references. When needed, Leigh summarizes natural law in the form of mathematical equations and while these may be beyond the comprehension of some readers, the book also is written in a style that is fun to read. Subjects are treated thoroughly and in an interesting manner; despite the wealth of
information in each chapter the progression of subjects makes sense and is easy to follow. While the book uses Barro Colorado Island as a sounding board the information in this book is pertinent to tropical forests everywhere. The book should be mandatory reading for any student of ecology or
biology."--Plant Systematics and Evolution
"This book introduces rain forests and their ecological organization, using the tropical rain forest on Barro Colorado Island, Panama as a representative. Three essential questions addressed in the book are: How do tropical forests stay green with so many herbivores? Why do tropic forests have such
diverse flora and fauna? And what role does mutualism play in rain forest ecology? . . . The text is illustrated with figures and tables. This book should be of interest to scientists in the fields of tropical biology, ecology, botany, zoology, evolution, and natural history."--Biological
Abstracts/RRMRG
"Leigh has produced a wonderful synthesis of our understanding of tropical forests, one that should attract awide audience. . .I greatly appreciated that much of the mathematical details were left for appendicies after each chapter. I look forward to further editions of thisbook as our knowledge
of the tropical forests of the world continues to grow--at least as long as there are any tropical forests left to study."--Ecology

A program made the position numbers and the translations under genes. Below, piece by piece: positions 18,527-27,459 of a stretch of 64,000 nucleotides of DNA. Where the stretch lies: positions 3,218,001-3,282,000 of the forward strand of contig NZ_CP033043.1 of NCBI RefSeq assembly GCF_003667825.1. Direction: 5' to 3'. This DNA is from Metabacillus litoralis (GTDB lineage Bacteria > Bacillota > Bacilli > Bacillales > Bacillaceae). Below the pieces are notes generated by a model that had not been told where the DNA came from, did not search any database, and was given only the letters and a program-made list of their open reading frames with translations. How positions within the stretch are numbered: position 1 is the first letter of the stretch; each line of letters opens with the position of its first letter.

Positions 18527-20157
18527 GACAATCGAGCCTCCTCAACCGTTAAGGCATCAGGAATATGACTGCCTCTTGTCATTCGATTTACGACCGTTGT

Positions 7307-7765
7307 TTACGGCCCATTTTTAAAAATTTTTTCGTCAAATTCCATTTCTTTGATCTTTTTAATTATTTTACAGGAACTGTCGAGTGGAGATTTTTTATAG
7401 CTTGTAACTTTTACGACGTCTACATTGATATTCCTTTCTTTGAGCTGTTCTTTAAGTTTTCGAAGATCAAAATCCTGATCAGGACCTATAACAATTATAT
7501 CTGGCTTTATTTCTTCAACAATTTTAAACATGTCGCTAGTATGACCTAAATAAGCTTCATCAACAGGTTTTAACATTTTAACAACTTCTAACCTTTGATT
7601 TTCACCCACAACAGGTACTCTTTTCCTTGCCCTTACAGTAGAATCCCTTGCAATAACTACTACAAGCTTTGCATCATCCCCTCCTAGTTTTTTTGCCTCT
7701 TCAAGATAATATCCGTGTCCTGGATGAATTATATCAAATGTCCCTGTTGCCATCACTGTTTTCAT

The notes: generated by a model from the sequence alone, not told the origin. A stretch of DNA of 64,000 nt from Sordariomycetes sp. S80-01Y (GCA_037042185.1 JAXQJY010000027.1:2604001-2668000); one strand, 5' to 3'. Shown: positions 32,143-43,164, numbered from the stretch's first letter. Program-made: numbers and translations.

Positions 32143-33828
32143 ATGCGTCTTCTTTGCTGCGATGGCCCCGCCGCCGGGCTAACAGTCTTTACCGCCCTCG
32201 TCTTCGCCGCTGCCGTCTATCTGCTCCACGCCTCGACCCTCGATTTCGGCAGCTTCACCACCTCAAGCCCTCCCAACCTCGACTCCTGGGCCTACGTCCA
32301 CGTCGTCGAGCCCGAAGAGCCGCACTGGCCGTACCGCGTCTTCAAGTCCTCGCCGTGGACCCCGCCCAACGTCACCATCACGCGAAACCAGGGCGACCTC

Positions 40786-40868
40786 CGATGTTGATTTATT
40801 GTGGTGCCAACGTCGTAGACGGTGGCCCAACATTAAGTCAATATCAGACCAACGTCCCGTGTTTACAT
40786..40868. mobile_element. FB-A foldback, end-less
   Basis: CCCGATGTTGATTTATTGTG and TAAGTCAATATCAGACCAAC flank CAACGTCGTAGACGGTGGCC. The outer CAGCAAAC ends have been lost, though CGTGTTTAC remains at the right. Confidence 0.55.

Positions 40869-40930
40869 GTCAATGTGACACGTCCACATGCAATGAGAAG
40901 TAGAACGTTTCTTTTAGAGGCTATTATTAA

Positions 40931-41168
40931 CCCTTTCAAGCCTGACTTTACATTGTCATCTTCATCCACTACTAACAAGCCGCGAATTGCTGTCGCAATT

"Focusing on the climate, structure, and productivity of this well-studied Panamanian rainforest, Leigh discusses three critical issues: why tropical forests are green despite their abundant herbivores, why forests are so diverse, and the importance of mutualistic interactions in the forsts'
ecology/"--Science


"Throughout this book the imprint of Egbert Leigh's keen intellect is apparent. He has pulled together an incredible mass of information both from his own observations from forests throughout the world but also from a summary of the works of others. Each chapter has very extensive list of references. When needed, Leigh summarizes natural law in the form of mathematical equations and while these may be beyond the comprehension of some readers, the book also is written in a style that is fun to read. Subjects are treated thoroughly and in an interesting manner; despite the wealth of information in each chapter the progression of subjects makes sense and is easy to follow. While the book uses Barro Colorado Island as a sounding board the information in this book is pertinent to tropical forests everywhere. The book should be mandatory reading for any student of ecology or biology."--Plant Systematics and Evolution